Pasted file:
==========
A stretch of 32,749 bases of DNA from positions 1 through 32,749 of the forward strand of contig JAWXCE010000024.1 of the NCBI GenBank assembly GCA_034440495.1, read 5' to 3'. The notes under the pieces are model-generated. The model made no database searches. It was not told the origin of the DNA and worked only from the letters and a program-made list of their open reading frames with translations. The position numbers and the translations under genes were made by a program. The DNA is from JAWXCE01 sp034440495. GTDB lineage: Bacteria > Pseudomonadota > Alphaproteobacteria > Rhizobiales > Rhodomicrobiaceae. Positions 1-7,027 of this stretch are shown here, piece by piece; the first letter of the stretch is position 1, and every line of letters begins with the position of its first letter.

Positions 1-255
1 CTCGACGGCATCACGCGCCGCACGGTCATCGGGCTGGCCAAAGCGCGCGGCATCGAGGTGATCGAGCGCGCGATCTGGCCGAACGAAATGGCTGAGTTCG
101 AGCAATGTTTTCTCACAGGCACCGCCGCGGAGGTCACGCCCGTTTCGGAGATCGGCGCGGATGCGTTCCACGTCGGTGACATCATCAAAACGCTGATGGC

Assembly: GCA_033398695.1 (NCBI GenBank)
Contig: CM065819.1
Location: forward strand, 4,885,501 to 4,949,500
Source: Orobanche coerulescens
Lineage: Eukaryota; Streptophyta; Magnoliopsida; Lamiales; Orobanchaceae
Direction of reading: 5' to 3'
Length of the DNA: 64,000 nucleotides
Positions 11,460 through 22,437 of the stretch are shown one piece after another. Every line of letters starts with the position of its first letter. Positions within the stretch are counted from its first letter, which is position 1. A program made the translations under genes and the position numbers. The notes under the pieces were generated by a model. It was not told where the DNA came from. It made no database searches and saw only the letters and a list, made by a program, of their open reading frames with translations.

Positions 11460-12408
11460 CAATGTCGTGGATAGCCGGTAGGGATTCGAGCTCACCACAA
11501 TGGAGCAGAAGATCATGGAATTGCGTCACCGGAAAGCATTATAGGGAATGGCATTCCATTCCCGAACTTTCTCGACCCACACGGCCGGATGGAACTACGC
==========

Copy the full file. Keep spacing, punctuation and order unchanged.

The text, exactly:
A stretch of 32,749 bases of DNA from positions 1 through 32,749 of the forward strand of contig JAWXCE010000024.1 of the NCBI GenBank assembly GCA_034440495.1, read 5' to 3'. The notes under the pieces are model-generated. The model made no database searches. It was not told the origin of the DNA and worked only from the letters and a program-made list of their open reading frames with translations. The position numbers and the translations under genes were made by a program. The DNA is from JAWXCE01 sp034440495. GTDB lineage: Bacteria > Pseudomonadota > Alphaproteobacteria > Rhizobiales > Rhodomicrobiaceae. Positions 1-7,027 of this stretch are shown here, piece by piece; the first letter of the stretch is position 1, and every line of letters begins with the position of its first letter.

Positions 1-255
1 CTCGACGGCATCACGCGCCGCACGGTCATCGGGCTGGCCAAAGCGCGCGGCATCGAGGTGATCGAGCGCGCGATCTGGCCGAACGAAATGGCTGAGTTCG
101 AGCAATGTTTTCTCACAGGCACCGCCGCGGAGGTCACGCCCGTTTCGGAGATCGGCGCGGATGCGTTCCACGTCGGTGACATCATCAAAACGCTGATGGC

Assembly: GCA_033398695.1 (NCBI GenBank)
Contig: CM065819.1
Location: forward strand, 4,885,501 to 4,949,500
Source: Orobanche coerulescens
Lineage: Eukaryota; Streptophyta; Magnoliopsida; Lamiales; Orobanchaceae
Direction of reading: 5' to 3'
Length of the DNA: 64,000 nucleotides
Positions 11,460 through 22,437 of the stretch are shown one piece after another. Every line of letters starts with the position of its first letter. Positions within the stretch are counted from its first letter, which is position 1. A program made the translations under genes and the position numbers. The notes under the pieces were generated by a model. It was not told where the DNA came from. It made no database searches and saw only the letters and a list, made by a program, of their open reading frames with translations.

Positions 11460-12408
11460 CAATGTCGTGGATAGCCGGTAGGGATTCGAGCTCACCACAA
11501 TGGAGCAGAAGATCATGGAATTGCGTCACCGGAAAGCATTATAGGGAATGGCATTCCATTCCCGAACTTTCTCGACCCACACGGCCGGATGGAACTACGC